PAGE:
Bachelor stars Art Green and Matilda Rice have come under fire after Green wore "blackface" at an A-list party, and Rice described him as a "chocolate-covered treat".
Green and Rice were at the birthday party of former model and reality TV host Colin Mathura-Jeffree on Thursday in full Bollywood garb. Green wore brown make-up on on his face to darken his skin.
The couple posed for several photos at the party, with Rice posting one to her Instagram account with the caption: "Best night with this chocolate-covered treat".
She has since deleted the post but the Herald managed to get a screen grab of it. It can be seen below (app users tap here).
Green's make-up and Rice's post have been criticised on social media, with many labelling the couple antics as racist and insensitive. One person commented on Rice's Instagram photo: "Isn't that kind of racist? (blackface)".
However, Harshadbhai Patel, president of the New Zealand Indian Central Association, said he did not find Green's costume offensive.
"It was Colin Mathura-Jeffree's party, and he is an Indian model, so it was a theme for the party and I personally can not see anything offensive."
Blackface refers to make-up used to imitate a black person and has a history dating back to the minstrel shows of the 19th century, where white people would smear burnt cork on their faces. The practice is widely condemned as racist.
Just recently X Factor judge Shelton Woolright defended his use of it part of his stage identity in hard rock group I Am Giant. Kylie Jenner was also accused of adopting the look in a recent photo shoot, but put it down to lighting.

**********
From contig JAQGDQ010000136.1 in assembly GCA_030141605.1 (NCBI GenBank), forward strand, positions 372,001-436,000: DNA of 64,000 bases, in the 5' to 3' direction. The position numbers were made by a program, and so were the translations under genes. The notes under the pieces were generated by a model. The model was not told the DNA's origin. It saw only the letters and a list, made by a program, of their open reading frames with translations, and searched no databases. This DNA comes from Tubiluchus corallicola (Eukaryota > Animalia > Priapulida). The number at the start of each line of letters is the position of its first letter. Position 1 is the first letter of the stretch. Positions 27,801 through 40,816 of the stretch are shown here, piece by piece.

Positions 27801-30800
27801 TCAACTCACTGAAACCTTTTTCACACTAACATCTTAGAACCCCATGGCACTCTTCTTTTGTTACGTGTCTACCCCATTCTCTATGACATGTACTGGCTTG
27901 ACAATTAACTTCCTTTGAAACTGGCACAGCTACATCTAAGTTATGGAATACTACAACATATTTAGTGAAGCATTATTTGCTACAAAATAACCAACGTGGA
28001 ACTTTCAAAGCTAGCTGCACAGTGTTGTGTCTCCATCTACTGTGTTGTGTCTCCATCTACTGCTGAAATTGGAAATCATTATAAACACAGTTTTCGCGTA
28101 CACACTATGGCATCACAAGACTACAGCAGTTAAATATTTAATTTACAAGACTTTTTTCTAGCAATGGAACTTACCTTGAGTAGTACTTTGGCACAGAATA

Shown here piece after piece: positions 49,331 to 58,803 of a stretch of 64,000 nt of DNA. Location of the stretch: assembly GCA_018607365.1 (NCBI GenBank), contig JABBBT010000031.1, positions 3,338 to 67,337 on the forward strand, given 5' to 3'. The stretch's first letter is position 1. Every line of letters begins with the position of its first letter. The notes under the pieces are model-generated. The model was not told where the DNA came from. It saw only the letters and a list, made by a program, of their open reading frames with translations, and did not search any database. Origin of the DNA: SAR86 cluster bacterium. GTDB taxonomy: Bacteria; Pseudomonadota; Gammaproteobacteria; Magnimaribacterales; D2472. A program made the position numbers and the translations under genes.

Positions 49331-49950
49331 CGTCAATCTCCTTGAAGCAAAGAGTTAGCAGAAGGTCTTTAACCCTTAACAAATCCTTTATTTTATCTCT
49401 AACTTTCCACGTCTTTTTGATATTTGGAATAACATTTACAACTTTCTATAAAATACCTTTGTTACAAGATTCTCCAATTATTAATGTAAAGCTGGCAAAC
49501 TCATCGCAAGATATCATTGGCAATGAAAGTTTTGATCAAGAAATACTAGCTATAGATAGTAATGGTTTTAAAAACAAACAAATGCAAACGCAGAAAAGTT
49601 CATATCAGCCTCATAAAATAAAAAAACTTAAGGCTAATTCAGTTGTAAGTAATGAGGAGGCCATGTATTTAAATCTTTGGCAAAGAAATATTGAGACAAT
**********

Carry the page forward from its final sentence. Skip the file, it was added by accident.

Mathura-Jeffree, whose 43rd birthday saw 300 A-list guests, celebrities, and politicians in attendance, including Carly Binding, Chrystal Chenery, Boh Runga, Danielle Hayes and Krystal Stuart, said critics had missed the point of Green's outfit and misunderstood the history of blackface.
"I didn't find him being racist at all. I understand blackface is an insult and a parody on slaves, and slavery, and cruelty to ethnic minorities. This was not that at all," he told NZME News Service.
"When he walked in and I looked at him, I turned and said to him 'Are you trying to be me?"
Mathura-Jeffree, who has Indian heritage, said nobody at his birthday party found Mr Green offensive. "Do we say that anyone that's of European descent can't wear ethnic clothing? Can they not tan? Is spray-tanning blackface? This was a celebration at a costume party. I have no problem with how he looked. He wasn't parodying a victim. He was actually just being a little bit Indian. And I love my heritage and my culture, and that's how I see it.
"Let's redefine what blackface really is and then let's grow up, everyone, and let's not jump too far on the PC brigade."
Mathura-Jeffree said it angered him to see people "picking" on Mr Green, and he was not surprised to hear the New Zealand Indian Central Association did not find Green's costume offensive.
Mathura-Jeffree said actual blackface had a terrible history directly linked to ridiculing and subjugating black people and Mr Green's outfit was totally removed from that historical and cultural context.
"He wasn't ridiculing me as an Indian. How dangerous a scenario would it be to come up right in front of my face to insult me like that? He didn't do it. He wasn't doing it. That wasn't his agenda. I'm not stupid, he's not stupid, let's all not be stupid. Let's really validate what blackface is in the context of blackface."
Mathura-Jeffree said he suspected some people were targeting Mr Green because of his public profile, and were also deliberately ignoring the context of his party and the costume because they wanted to take offence.
See all the photos from Colin's birthday bash in the gallery below: